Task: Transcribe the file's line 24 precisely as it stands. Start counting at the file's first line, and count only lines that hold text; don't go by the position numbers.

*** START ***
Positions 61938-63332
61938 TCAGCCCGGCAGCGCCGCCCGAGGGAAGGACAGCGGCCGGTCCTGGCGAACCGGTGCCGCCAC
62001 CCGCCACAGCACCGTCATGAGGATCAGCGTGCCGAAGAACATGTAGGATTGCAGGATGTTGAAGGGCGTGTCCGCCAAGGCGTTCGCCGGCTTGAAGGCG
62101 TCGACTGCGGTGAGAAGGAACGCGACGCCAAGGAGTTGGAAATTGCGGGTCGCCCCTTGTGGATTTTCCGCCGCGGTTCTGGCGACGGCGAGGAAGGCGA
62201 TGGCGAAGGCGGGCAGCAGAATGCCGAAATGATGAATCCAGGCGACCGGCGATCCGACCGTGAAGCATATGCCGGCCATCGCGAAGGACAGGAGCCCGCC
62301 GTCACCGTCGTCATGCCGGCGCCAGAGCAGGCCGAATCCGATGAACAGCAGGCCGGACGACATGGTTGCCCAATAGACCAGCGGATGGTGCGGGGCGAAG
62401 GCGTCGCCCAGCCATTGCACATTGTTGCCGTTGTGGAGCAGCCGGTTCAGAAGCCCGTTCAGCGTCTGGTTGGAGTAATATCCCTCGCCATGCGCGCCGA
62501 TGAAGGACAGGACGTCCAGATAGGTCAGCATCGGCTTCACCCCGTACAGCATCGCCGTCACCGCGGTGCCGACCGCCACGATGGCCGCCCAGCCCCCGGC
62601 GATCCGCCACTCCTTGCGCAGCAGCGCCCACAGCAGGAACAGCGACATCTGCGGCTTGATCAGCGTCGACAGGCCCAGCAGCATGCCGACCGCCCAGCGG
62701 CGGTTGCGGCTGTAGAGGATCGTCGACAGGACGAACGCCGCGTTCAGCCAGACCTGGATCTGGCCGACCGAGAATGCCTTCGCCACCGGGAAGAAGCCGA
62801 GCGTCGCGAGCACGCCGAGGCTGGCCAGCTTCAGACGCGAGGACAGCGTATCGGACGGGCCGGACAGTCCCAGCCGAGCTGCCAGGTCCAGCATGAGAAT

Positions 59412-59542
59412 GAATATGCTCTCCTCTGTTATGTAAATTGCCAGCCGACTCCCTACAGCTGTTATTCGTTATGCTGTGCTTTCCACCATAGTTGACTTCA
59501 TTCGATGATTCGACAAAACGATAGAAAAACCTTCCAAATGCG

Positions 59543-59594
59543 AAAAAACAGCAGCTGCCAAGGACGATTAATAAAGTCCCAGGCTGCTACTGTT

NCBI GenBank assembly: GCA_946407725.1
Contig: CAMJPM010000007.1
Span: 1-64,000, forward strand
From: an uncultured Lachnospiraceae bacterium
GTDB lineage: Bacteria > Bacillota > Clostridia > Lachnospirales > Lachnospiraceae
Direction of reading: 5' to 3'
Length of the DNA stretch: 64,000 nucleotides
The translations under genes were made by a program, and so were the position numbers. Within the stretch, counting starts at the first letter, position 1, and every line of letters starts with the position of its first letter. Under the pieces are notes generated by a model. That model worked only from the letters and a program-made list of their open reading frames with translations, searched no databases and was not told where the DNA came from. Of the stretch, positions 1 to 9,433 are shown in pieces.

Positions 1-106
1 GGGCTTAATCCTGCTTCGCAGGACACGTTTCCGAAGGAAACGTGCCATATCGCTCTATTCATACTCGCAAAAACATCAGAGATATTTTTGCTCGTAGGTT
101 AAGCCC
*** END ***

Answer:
The translations under genes were made by a program, and so were the position numbers. Within the stretch, counting starts at the first letter, position 1, and every line of letters starts with the position of its first letter. Under the pieces are notes generated by a model. That model worked only from the letters and a program-made list of their open reading frames with translations, searched no databases and was not told where the DNA came from. Of the stretch, positions 1 to 9,433 are shown in pieces.